Politics

Enough Is Enough, Australia Needs To Bring The Biloela Family Home

The Minister for Home Affairs has a decision to make about the Biloela family's future, but will she make the right one?

Biloela Family

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As outrage continues to mount over the medical evacuation of a three-year-old girl forced to live on Christmas Island, all eyes have turned on the politicians trapping her and her family, known the ‘Biloela family’, there.

Australia has failed the Murugappans after their desperate attempts to stay in the Queensland town of Biloela, as refugees from Sri Lanka.

The family have been in a detention centre on Christmas Island since August 2019. Despite their two girls being born here, both they and their parents are considered ‘unlawful maritime arrivals’ in the eyes of the law.

Neighbours described the family as generous, caring, and active members of the Biloela community, The Guardian reported at the time.

Their journey over the last three years has been a prickly back and forth. After their temporary visas expired in 2018, their home was raided and the family was sent to a detention centre in Melbourne, before being put on a flight back to Sri Lanka.

Lawyers intervened, they were brought back to Melbourne, then placed on a second flight to Sri Lanka, before more legal intervention and, finally, an offshore facility was reopened just to hold the Murugappans, which is where they’ve been ever since.

“Please, help us to get her out of detention and home to Biloela,” Tharnicaa’s mother said in a video message yesterday, cradling her daughter in her arms in a hospital ward.

But it’s unlikely that the Murugappan family will ever set foot in Australia again. Foreign Minister Marise Payne said in an interview that the United States and New Zealand are being explored as alternative options for their resettlement.

The final decision lies with the recently appointed Minister for Home Affairs, Karen Andrews, who has an opportunity to show kindness and humanity that will define the start to her new position.

She follows in the footsteps of predecessor Peter Dutton, who last year said the family of four were using “every trick in the book to make sure they can stay” in their Queensland community.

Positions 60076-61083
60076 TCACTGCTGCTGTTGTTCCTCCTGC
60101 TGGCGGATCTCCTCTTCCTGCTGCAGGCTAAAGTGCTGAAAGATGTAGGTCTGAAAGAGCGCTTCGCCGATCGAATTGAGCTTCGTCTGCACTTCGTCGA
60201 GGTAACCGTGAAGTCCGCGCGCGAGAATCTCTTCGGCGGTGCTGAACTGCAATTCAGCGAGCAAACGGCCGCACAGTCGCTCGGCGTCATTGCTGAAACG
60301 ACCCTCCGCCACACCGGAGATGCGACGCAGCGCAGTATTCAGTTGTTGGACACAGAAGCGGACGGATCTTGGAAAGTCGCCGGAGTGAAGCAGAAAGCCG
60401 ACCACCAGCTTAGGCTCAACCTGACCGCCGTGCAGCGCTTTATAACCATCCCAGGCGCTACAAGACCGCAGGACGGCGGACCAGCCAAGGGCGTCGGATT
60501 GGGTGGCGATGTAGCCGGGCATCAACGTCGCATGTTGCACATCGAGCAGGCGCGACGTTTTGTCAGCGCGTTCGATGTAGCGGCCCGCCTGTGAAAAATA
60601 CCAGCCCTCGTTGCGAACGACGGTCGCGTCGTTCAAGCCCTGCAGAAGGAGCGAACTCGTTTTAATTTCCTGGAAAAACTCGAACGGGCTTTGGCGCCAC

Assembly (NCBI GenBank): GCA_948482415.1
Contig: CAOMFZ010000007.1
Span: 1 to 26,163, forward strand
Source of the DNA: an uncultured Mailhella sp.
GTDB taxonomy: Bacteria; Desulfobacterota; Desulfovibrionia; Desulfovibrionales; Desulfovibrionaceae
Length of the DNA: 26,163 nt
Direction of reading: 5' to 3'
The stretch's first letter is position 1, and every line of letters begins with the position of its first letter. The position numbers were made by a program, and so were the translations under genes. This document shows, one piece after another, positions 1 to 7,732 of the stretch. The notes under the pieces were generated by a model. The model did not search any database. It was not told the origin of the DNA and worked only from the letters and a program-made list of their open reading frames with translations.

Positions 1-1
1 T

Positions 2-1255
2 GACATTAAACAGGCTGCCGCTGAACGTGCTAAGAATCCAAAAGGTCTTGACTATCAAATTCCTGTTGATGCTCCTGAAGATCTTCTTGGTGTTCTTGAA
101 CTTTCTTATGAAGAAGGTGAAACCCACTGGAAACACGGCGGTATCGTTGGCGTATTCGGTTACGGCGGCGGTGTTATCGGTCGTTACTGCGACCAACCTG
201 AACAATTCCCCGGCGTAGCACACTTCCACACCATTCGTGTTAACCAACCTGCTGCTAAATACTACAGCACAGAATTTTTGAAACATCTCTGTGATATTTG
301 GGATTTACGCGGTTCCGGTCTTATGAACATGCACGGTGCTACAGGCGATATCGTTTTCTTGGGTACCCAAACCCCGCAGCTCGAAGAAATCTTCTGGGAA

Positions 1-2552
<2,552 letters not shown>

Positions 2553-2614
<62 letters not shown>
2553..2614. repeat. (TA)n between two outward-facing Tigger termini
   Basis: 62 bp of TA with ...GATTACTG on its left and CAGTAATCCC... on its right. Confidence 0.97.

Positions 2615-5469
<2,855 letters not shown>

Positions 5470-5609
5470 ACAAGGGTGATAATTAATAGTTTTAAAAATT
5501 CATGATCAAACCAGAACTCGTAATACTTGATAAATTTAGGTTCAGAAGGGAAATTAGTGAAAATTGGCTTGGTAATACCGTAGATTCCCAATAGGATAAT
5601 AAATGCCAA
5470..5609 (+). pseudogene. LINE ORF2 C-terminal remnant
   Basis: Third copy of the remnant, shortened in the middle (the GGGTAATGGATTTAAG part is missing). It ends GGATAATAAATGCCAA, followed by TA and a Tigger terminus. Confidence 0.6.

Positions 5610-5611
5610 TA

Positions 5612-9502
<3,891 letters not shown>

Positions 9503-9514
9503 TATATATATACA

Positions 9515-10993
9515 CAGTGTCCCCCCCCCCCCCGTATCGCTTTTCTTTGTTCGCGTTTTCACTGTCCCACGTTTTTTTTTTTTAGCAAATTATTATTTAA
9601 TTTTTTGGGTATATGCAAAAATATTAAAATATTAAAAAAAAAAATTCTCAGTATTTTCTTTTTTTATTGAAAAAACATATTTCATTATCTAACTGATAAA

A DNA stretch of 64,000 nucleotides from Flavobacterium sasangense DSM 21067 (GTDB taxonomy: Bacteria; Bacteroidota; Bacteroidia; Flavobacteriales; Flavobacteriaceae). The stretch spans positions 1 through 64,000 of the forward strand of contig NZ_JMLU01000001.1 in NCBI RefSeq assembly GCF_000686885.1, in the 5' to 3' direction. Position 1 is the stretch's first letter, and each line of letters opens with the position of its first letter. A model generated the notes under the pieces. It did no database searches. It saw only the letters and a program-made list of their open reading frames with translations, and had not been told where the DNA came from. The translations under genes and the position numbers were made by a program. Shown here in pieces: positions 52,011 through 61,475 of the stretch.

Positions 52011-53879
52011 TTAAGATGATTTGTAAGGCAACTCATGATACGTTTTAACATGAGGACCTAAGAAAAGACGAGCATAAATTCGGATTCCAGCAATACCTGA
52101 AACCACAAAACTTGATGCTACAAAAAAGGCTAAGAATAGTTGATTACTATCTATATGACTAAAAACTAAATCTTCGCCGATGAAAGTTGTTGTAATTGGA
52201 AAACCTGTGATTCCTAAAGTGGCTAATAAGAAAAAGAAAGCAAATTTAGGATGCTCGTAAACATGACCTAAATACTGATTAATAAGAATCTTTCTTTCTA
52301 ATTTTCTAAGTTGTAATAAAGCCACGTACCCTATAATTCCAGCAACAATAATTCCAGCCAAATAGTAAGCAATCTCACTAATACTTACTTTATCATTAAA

This, of course, isn’t the first time the country has been disgusted by the way the Biloela family have been treated. Protests have been held across the country since 2019, including for the three year anniversary of their detainment earlier this year, as well as vigils this week over their youngest daughter’s medical situation.

It shouldn’t take a child with life-threatening infections for policies to reflect a moral compass, and the Liberal party have instead chosen to toe a hard line of fixed caution and deflection.

Minister for Trade, Tourism, and Investment Dan Tehan was pushed on ABC’s News Breakfast this morning to try and see the Biloela family’s situation from a different light, being asked if it brought him any personal discomfort that children born in Australia are being detained.

Predictably, Tehan refused to comment except reiterating that the matter is before the courts at the moment.

Similarly, at a press conference yesterday, Andrews stood next to the Prime Minister as he skirted around the Biloela family’s future.

“This is a matter that’s going through the courts process they’ve initiated,” said Scott Morrison. “There are some present medical issues involving the family and they will continue to receive every medical care.”

“We are going through the process now of investigating a range of resettlement options in relation to a number of different circumstances here in Australia,” said Andrews.

“I can’t make public commentary on that at the moment because I don’t want to disrupt those negotiations.”

“That applies across all cohorts, across all groups, not specifically [this case],” Morrison ended.

When political pride overshadows values, and a vulnerable family is reduced to nothing more than an example to be made, we need to question who our elected government is actually representing.

Meanwhile, five-year-old Kopika sits in a gated building nearly 3000 kilometers away, desperately waiting for her sister’s return, with dampening hope that her family live a normal life out of detention once more.